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Today, I decided to bake some Hungarian walnut filled  crescent cookies(Kiflik) for Christmas. I whipped out Mom’s trusty green covered cookbook and found the recipe. I had all the ingredients handy, so I jumped into the activity headfirst. The project began at nine this morning and finished at noon. The result was disappointing. The last time I made these cookies was last year. It was a baking day with my grand-daughter. Last year was the first time in my life that I made them, so this was a second chance at glory. I failed to achieve glory, but because they are not perfect I have a rather large batch of cookies to consume by myself.

Foe some reason unbeknownst to me the dough was very crumbly. The crumbliness made the dough hard to roll out, even more hard to hand-roll into shape, and after baking they crumble in your hand. They still taste good, they just don’t look good nor do they behave like a crescent cookie should, that is, to stay firm in your hand as you bite into the lusciousness. If there are any readers who bake, and know what makes a dough crumbly please tell me what the heck I did wrong.

Dough after one hour of rest.

Dough after one hour of rest.

Hungarian Crescent Cookies (Kiflik)

Hungarian Crescent Cookies (Kiflik)

As bad as they are I cannot stop eating them.

Tradition, Ah the Aroma to Die For

This year the urge to bake bread for Easter became overwhelming.  The aroma of fresh bread permeated my brain and olfactory senses. I dreamed of  big loaves of white bread. Childhood memories of slicing a huge slab from a fresh loaf and smearing it with thick gobs of yellow butter played in my mind. I had to do it. At one time I baked bread often. Many times the dough was flat. The number of times I killed yeast escapes me, but killing yeast became my trademark. Either the water was too hot, or not warm enough. Sometimes the water was just right, but the bowl too cold. A lot of dead dough went into the trash.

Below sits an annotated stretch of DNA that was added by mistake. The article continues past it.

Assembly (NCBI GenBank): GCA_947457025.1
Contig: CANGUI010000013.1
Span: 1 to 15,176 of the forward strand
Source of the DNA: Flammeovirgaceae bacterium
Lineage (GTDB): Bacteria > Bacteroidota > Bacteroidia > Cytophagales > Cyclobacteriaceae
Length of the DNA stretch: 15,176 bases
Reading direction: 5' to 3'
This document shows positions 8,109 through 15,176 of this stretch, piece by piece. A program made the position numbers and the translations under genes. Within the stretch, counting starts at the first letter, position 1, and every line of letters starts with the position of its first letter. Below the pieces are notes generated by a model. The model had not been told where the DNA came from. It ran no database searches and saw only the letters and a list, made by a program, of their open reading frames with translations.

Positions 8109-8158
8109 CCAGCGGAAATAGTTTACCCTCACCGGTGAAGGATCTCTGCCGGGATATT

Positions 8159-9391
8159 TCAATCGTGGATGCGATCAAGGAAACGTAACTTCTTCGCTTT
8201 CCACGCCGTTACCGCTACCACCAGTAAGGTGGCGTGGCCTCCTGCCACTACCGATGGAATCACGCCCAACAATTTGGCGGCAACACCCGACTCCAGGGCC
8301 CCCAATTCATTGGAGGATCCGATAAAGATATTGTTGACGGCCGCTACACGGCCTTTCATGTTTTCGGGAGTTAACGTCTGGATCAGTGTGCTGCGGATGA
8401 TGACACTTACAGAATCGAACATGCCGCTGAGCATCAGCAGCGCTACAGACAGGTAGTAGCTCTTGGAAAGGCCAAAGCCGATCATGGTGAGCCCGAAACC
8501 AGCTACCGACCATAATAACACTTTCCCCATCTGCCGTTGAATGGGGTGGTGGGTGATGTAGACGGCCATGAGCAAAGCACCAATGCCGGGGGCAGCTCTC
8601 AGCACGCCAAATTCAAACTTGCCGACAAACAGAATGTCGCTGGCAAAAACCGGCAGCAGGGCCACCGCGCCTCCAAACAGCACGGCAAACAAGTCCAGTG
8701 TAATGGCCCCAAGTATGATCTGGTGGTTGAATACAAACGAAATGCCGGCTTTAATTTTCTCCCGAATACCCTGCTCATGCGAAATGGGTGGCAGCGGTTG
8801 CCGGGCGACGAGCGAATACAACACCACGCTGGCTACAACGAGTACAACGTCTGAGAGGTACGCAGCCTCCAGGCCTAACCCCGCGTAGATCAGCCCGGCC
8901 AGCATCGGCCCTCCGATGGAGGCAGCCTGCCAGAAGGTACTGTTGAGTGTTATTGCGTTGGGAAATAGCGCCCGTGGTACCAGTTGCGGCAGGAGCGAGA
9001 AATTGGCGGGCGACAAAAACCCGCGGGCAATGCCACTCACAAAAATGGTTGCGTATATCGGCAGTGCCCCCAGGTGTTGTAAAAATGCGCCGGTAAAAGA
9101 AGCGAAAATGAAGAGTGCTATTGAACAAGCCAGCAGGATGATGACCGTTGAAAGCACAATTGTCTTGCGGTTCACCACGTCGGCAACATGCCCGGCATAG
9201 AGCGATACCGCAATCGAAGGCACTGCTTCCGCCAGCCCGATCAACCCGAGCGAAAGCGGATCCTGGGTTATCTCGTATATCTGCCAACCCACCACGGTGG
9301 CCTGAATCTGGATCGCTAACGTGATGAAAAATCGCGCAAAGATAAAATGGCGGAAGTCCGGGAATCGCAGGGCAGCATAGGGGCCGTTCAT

This year, my determination to make the yeast perfect  dominated the process. The persistence paid off, the dough rose to the occasion. Here is how I did it:

1. Place two tablespoons of tepid water in a clean soup bowl.

2. Mix in tow packets of dry yeast and stir

3. Place the bowl in the microwave and heat it for ten seconds. This heat the bowl as well as the mixture. Set is aside

4. Place a greased mixing bowl into the micro and heat it for thirty seconds. We don’t want to chill the yeast when we pour it into the bowl.

5. Continue with the remainder of the recipe.